Former Kansas attorney general Phill Kline spent most of this morning on the witness stand defending his investigation of Wichita abortion provider George Tiller.

Lawyers for Tiller are asking Sedgwick County District Judge Clark Owens to throw out misdemeanor charges against the doctor because of the way Kline collected evidence.

“This is a case of prosecutorial misconduct,” Lee Thompson, one of Tiller’s lawyers, told Owens at a pretrial hearing this morning.

Thompson was arguing for Owens to order Kline to turn over a personal diary and notes about his investigation.

Most of the morning’s testimony consisted of verbal fencing between Kline and lawyer Dan Monnat, another member of Tiller’s legal team.

During the first two minutes of his testimony Kline answered “I don’t recall” 10 times.

Just before court recessed for lunch, Monnat began asking Kline about his knowledge of an affair between his successor as attorney general, Paul Morrison, and Linda Carter, who worked for Kline after he became Johnson County district attorney.

Monnat is trying to show that, through Carter, Kline continued to influence the Tiller case after leaving office.

Morrison and Carter are also scheduled to testify this week.

Reach Ron Sylvester at 316-268-6514 or rsylvester@wichitaeagle.com. All content © 2009 THE WICHITA EAGLE and may not be republished without permission.

By RON SYLVESTER
The Wichita Eagle

Linda Carter said she and Paul Morrison nearly broke off their affair after a heated argument over Wichita abortion provider George Tiller.

Morrison was just months into his new job as Kansas attorney general. Carter was his lover and worked with his predecessor at the Johnson County District Attorney’s Office.

Carter is a major witness in contentions by Tiller’s lawyers that “outrageous conduct” by two of the state’s top prosecutors led to the criminal case against the doctor.

Tiller’s lawyers are trying to persuade Sedgwick County District Judge Clark Owens to dismiss the case.

During testimony Tuesday in a pretrial hearing for Tiller, who faces 19 misdemeanor charges filed by Morrison, Carter told of the argument that changed their relationship.

Morrison, who resigned after his affair became public, is expected to testify today.

While Carter testified that she and Morrison argued over Tiller, she denied that she was pressured by former Attorney General Phill Kline, who initiated the investigation into Tiller and spent most of Tuesday answering questions.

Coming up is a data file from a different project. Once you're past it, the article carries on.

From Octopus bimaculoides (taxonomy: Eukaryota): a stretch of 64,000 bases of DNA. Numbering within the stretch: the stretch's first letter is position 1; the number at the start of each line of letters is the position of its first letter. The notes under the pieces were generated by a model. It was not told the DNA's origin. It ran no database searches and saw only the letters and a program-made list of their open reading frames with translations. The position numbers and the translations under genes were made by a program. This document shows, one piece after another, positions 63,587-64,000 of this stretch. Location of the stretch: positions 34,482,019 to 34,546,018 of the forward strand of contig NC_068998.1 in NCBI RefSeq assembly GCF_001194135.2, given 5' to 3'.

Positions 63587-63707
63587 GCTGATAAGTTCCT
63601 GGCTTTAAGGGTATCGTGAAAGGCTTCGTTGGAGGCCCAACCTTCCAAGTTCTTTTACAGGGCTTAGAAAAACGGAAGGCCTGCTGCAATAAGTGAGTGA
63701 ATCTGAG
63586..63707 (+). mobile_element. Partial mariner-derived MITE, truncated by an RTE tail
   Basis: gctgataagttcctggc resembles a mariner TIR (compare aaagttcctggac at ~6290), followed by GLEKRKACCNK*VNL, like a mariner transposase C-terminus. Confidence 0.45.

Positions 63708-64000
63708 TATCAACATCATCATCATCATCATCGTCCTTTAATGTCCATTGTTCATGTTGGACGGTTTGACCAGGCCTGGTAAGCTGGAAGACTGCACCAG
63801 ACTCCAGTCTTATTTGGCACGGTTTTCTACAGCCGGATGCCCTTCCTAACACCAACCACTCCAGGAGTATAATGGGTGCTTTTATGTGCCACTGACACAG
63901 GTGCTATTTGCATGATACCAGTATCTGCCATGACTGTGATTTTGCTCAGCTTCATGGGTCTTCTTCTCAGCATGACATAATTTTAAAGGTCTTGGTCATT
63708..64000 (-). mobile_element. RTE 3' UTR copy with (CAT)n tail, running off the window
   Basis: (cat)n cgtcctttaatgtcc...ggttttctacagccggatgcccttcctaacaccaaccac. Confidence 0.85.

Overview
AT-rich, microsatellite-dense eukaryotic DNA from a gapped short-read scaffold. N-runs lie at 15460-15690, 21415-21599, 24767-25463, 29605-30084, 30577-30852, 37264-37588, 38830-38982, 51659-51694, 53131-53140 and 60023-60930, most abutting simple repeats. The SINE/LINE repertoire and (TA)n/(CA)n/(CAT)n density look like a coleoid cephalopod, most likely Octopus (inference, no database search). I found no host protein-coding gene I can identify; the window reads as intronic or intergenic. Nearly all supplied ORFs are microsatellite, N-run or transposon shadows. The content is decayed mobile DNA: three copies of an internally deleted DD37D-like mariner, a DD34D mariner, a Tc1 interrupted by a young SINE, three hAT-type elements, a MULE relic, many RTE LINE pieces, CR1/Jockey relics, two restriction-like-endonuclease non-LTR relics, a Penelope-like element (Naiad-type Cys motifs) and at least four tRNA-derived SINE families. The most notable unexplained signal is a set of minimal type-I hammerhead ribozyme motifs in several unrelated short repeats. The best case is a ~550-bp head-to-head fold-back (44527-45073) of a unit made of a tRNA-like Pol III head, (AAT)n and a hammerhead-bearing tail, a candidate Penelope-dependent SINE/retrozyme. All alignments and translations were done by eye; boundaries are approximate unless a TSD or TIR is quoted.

Carter testified that Kline asked her whether Morrison was “going to do the right thing and charge Tiller.”

“And was that a comment that Phill Kline had made to you before then?” asked Dan Monnat, a lawyer representing Tiller.

“Absolutely not,” Carter said.

Earlier, Kline testified that he had told Carter he hoped Morrison would charge Tiller.

“I do recall her asking: “What do you think that Attorney General Morrison should do?’ ” Kline testified, “And I replied, ‘Do the right thing.’ ”

After the 2006 election, Kline and Morrison essentially switched jobs.

Morrison became attorney general and Kline filled Morrison’s old job as Johnson County district attorney.

Carter still worked as a chief administrator in the Johnson County prosecutor’s office.

Kline said he found out about Carter’s affair with Morrison through an anonymous letter in March 2007. Kline said he dismissed the letter as rumor and gave it to Steve Maxwell, a chief prosecutor who followed Kline from Topeka.

But Kline denied talking to Carter about the relationship until later in the year.

Carter said she and Morrison began their relationship in 2006, and it lasted through most of his campaign for attorney general.

The affair heated up after Morrison took office the following year, Carter said. She testified that Morrison promised to leave his wife and gave her a $16,000 ring.

Carter said she left her husband that January.

Soon afterward, Carter rented an apartment in Lawrence. She said Morrison moved some of his belongings into it and occasionally stayed with her.

By spring, however, Carter said they were arguing about Tiller.

Carter told him she opposed late-term abortions. Tiller is one of the few doctors in the country who will terminate a pregnancy after 22 weeks.

Kansas law allows late-term abortions in situations where carrying the pregnancy to term will endanger the physical or mental health of the mother.

The law requires medical determinations by two doctors.

Carter remembered Morrison saying he hadn’t accepted campaign contributions from Tiller. Carter said Morrison lied about that.

Morrison stormed out after the argument, Carter testified, and she took his belongings and put them in a pile on the floor.

Carter described the relationship as “on-again, off-again” after that.

On June 28, 2007, Morrison filed the charges against Tiller.

Morrison accused Tiller of having an illegal financial relationship with the doctor who provided the second opinions for the late-term abortions.

The Eagle is covering the hearings live via Twitter. Read updates at the blog What the Judge Ate for Breakfast: http://blogs.kansas.com/courts/.

Reach Ron Sylvester at 316-268-6514 or rsylvester@wichitaeagle.com. All content © 2008 THE WICHITA EAGLE and may not be republished without permission.

By RON SYLVESTER
The Wichita Eagle